Twenty-six years ago, a junior clerk walked into his manager’s office seeking audience. His name was Louis Armstrong Otieno.
He was 20 years old at the time and working for Post Bank Kenya. He wanted nothing more than to be made a presenter of the company’s popular show, ‘Post Bank Premium Bonds Draw’ that aired just before the news on Kenya Broadcasting Corporation (KBC) TV.
“Respect protocol. You cannot walk in without an appointment,” he was told as soon as he stepped into the office.
Mr Otieno did not give up. Instead, he redoubled his efforts to reach his boss. These efforts finally yielded fruit and he made his debut on television as a presenter on the show.
It wasn’t long before audiences began to notice the young man with a projecting voice, quick wit and easy screen presence.
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Comments on his grasp of Kiswahili and English started streaming in. Soon, TV stations wanted Otieno as an anchor on prime time news.
A few years after he had become the darling of many for his spectacular performance on the Post Bank show, he appeared on KBC TV, all suited up and ready to read the 9pm news.
“I was the youngest. Anchoring was the preserve of veterans. The co-anchor I was paired with told me to get out of his chair,” Otieno recalls.
His career in media grew as he commanded such authority in the studio that he became one of the highest paid anchors of his time.
Then things started crumbling. First came the news that he was falling out with his editors and crew. His critics mentioned arrogance. They said he was becoming bigger than himself.
“He was unpredictable and moody, so you had to approach him with caution,” said a former colleague who asked not to be named.
Otieno says he dismissed the accusations as an occupational hazard. Anyone doing the kind of work he was doing – putting top politicians in the hot seat and squeezing information from them like only he could – was bound to have enemies.
Rumours of alcoholism and hedonism began to creep in, revealing a crack in the personality of Kenya’s finest TV news anchor back then.
Still, Otieno put on a brave face and continued dazzling audiences. Behind the scenes, however, social media users projected the image of a man whose personal life was falling apart.
Otieno fought on.
“It comes with the territory. I often reminded them that I was not in it to be famous but to be effective,” he says.
But it was the news that he had been named in murder investigations involving a college student, Careen Kipchumba, that finally brought his promising career to a halt.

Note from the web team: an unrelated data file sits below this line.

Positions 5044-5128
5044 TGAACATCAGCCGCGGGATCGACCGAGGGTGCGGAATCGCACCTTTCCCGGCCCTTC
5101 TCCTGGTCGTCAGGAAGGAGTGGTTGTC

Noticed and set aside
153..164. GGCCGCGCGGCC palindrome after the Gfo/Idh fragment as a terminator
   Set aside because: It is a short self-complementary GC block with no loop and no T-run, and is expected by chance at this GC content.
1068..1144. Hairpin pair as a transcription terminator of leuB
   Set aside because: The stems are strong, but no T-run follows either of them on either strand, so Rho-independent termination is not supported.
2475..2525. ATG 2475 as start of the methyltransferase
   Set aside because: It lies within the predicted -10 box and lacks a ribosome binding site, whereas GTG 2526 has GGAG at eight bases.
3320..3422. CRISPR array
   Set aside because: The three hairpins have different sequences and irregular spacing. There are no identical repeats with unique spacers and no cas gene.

As suddenly as he had appeared on the screen, Otieno disappeared.
Snapshots of some of the powerful interviews he did would emerge, a brief reminder of a man who once had so much control of news content that media houses accorded him a whole team of producers to work with.
“I remember feeling the power around him. He stepped into the show and everyone went quiet,” says Brenda Beja, one of the people who appeared on Otieno’s show in his heyday.
But today, he is a shell of his former self. The power has been sapped. The spring is gone.
At his home in Nairobi, The Standard team was met by a man who cannot even walk straight, having lost his sense of balance.
His hearing is gone and he can no longer hear the powerful interviews he once gave. For this interview, The Standard had to write the questions on a piece of paper for him to read.
“I cannot even hear my own voice,” he says, choking back tears. “I cannot hear my daughter when she comes home from school.”
His Standard Five daughter stands shyly behind the couch and watches as her father breaks down while he explains how much his life has changed.
Otieno suffered an acute pancreatic infection that crashed his hearing system.
With the disease taking over his life and his fame dimming, friends fled.
His phones, he says, rang incessantly when he was a popular TV anchor. They went mute as soon as he was fired. The powerful politicians and business moguls who once begged him for interviews all left.
Otieno says his condition has taught him the fluidity of friendship and vanity of fame. It has also drained the last shilling of his savings from his former job.
According to his sister, Joan Obuya, the family has taken loans to pay for his medical bills, but the burden has become too heavy.
“Our mother retired and we lost two siblings recently. It has been a difficult time,” she says.
Otieno is seeking help. He says he is telling his story to reach out to anyone who saw his passion and dedication during his days as a TV anchor.
“I performed my job as a national duty. Not showbiz, not entertainment. I held platforms for debate and discourse for both opinion leaders and ordinary Kenyans,” he says.
At the end of the interview, his daughter nods and gives him a thumbs up – it is the new language that father and daughter have developed since he lost his hearing.
It will cost Sh4 million to fully restore his hearing and balance. The family says they have run out of money to pay his medical bills and thus opened a pay bill number for wellwishers to assist. the paybill number is Louis Armstrong Otieno 333957.